“Nice mask,” he had remarked, looking hers over. She’d bought one that reminded her of the Mardi Gras masks one finds in New Orleans, and had chosen gold and emerald because the person who sold it to her said it brought out her eyes. Diamond had agreed.
During the scene, which was the most erotic thing that had ever happened to her, she’d caught sight of part of a tattoo on Diamond’s neck. She couldn’t remember the exact shape, but something about this image reminded her so much of Diamond’s tat that her hands began to tremble. She only remembered part of it, and this was a partial image as well. It could be nothing, and surely there was no relationship to the tattoos.
“Hey, Rosie, get me a cup of coffee, will ya?”
Laughter bubbled up that Carolyn tamped down quickly as Rosie gave the detective a look that would melt steel. He sighed loudly and rose, glaring at Carolyn. “Do not move. I’m only going over there.”
Once more, she let her memories return to the past, but this time they lingered on Uncle Tony. By the time Carolyn was a mere child of four, her uncle had been pulling jobs for more than ten years. The image she stared at and her uncle’s tattoo were a definite match. No doubt about it.
Once they identified it, it wouldn’t take the FBI long to realize there was a connection to the job that had put her uncle behind bars in the year 2000, and this one. He’d been released four years ago, and faked his death a year later. He had served longer than anyone else who had pulled the job with him. He still resented that. Most of all, he resented a man named Jagger Tyrell, who had only served seven years. Uncle Tony told Carolyn that was because Jagger had fingered them all in exchange for a reduced sentence.
A thought occurred to Carolyn that sent her imagination into overdrive. What if the man in this image was Jagger, instead of her uncle? Was Jagger the one back in the game? Or was it one of the others who had pulled the original heist? It had to be one of them. Uncle Tony had told her about the time they all got this same tattoo, before they pulled the heist. It was so distinctive. Surely it meant something to anyone who knew all the men had the same one.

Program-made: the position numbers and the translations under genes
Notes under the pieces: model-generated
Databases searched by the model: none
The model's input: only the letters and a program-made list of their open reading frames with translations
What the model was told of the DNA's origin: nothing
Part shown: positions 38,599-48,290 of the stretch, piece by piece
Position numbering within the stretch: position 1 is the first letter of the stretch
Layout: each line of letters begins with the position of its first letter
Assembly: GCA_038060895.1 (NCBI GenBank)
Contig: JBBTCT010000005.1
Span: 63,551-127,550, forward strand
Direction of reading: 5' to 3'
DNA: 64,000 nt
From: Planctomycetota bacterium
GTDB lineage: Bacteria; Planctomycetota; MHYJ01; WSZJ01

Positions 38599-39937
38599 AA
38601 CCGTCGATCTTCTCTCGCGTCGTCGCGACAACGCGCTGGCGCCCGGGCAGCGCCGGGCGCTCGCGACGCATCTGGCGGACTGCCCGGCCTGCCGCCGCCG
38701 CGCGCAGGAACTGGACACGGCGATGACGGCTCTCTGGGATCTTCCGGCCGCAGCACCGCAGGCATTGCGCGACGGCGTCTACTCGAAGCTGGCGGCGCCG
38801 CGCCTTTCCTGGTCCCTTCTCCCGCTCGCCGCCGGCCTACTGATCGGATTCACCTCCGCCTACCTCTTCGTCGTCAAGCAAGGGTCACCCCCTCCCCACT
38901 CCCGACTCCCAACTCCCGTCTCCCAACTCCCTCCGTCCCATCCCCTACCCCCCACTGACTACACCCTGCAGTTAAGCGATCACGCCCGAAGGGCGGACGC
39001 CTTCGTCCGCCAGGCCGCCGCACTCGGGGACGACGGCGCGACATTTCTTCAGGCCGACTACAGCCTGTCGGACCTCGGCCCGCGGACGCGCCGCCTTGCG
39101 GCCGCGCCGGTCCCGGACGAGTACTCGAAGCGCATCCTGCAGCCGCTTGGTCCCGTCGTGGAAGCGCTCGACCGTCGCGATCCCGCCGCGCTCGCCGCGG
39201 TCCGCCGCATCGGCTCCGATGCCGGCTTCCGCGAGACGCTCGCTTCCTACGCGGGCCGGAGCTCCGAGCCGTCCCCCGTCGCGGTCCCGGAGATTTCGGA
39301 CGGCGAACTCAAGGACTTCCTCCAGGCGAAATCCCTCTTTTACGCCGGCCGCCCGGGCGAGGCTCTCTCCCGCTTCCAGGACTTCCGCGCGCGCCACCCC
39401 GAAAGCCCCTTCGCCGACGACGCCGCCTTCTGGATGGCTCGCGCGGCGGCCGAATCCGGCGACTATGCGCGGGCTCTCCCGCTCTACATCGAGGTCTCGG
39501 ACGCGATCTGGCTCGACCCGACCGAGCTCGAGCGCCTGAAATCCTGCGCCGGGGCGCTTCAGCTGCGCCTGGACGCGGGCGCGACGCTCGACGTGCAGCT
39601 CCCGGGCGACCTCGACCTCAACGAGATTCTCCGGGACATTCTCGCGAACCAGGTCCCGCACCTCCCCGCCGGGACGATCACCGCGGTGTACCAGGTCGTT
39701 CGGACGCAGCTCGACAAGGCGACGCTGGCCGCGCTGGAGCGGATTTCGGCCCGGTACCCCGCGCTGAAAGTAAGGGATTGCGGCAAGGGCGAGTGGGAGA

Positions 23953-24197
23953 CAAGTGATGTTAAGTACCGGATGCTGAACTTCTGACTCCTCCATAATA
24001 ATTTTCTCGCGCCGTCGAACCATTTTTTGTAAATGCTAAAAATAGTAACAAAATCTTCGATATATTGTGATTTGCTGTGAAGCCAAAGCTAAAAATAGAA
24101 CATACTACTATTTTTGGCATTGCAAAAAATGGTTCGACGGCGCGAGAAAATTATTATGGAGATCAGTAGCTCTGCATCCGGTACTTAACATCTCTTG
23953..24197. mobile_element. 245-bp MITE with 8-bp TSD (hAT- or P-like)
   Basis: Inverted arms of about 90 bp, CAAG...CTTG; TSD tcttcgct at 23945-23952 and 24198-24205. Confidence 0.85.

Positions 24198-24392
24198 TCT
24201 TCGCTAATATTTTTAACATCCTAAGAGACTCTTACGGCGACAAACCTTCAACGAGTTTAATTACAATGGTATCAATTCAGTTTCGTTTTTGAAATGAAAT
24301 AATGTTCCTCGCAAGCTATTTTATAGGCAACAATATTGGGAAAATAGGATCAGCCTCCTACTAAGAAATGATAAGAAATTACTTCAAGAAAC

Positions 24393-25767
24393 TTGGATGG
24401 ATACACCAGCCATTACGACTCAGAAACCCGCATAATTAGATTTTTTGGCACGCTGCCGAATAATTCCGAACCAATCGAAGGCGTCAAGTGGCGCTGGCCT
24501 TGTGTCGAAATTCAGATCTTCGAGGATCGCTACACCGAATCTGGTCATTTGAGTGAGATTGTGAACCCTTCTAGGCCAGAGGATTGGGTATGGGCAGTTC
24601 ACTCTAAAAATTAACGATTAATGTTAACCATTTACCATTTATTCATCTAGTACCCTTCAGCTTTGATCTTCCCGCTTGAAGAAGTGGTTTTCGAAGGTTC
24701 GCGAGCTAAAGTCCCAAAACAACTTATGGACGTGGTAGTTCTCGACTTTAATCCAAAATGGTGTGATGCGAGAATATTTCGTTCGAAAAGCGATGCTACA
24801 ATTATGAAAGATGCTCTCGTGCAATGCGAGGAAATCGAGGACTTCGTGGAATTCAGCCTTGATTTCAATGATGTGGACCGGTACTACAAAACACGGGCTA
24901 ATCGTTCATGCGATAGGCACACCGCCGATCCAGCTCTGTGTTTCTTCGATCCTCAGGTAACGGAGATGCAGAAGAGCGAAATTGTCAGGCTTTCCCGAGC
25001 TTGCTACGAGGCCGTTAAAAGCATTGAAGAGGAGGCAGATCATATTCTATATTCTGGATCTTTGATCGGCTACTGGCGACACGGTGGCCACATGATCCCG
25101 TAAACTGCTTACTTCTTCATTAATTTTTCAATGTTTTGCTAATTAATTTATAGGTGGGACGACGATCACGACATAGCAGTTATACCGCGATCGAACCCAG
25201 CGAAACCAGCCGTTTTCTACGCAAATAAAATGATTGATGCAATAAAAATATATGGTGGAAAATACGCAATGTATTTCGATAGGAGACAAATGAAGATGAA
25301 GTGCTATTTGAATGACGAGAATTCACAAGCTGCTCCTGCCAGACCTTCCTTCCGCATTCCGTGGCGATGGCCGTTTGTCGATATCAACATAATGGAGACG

“Find something or not?”
The detective was standing over her, coffee in hand. His voice startled Carolyn so much that she quickly scrolled past the image so he wouldn’t take a closer look. “Not really.”
The detective made a noncommittal grunt and sat down to return to his typing. The tattoo that her uncle and the others had done was in the shape of a broach that was one of four missing pieces of jewelry from the original Russian Crown Jewels. The four pieces had disappeared somewhere around 1922.
All the men had had the tattoo done one night while they’d been drunk, to mark the date they’d decided to steal part of the collection of pieces that weren’t missing. Carolyn thought it had been a very stupid move on their part, even if they had been drunk, because those tattoos had helped convict them.
She had asked Uncle Tony once if the distinctive tattoo had more to do with the FBI rounding them all up, as opposed to Jagger Tyrell naming them. Carolyn had read that there was video footage of them getting the tats, but her uncle had been insistent that Jagger had given the Feds names and addresses, and that’s what led to them all being apprehended.
The detective snatched the tablet out of Carolyn’s hand. She reached for it, but he pulled it away. “You do know something.”
“No, I don’t.”
He scrolled through the pages she’d just looked at. “It sure looks like something your uncle might pull off, doesn’t it?”
“Yeah, except he’s dead.”
“Maybe his former associates did this?”
“I’m sure they did, because no doubt they’d be stupid enough to go after pieces in the same collection that sent them to prison in the first place.” But what other conclusion would anyone reach, once they identified that tat?
“I can hold you as a material witness in this.” He narrowed his eyes at her. “I can call the FBI and tell them we strongly suspect you know something.”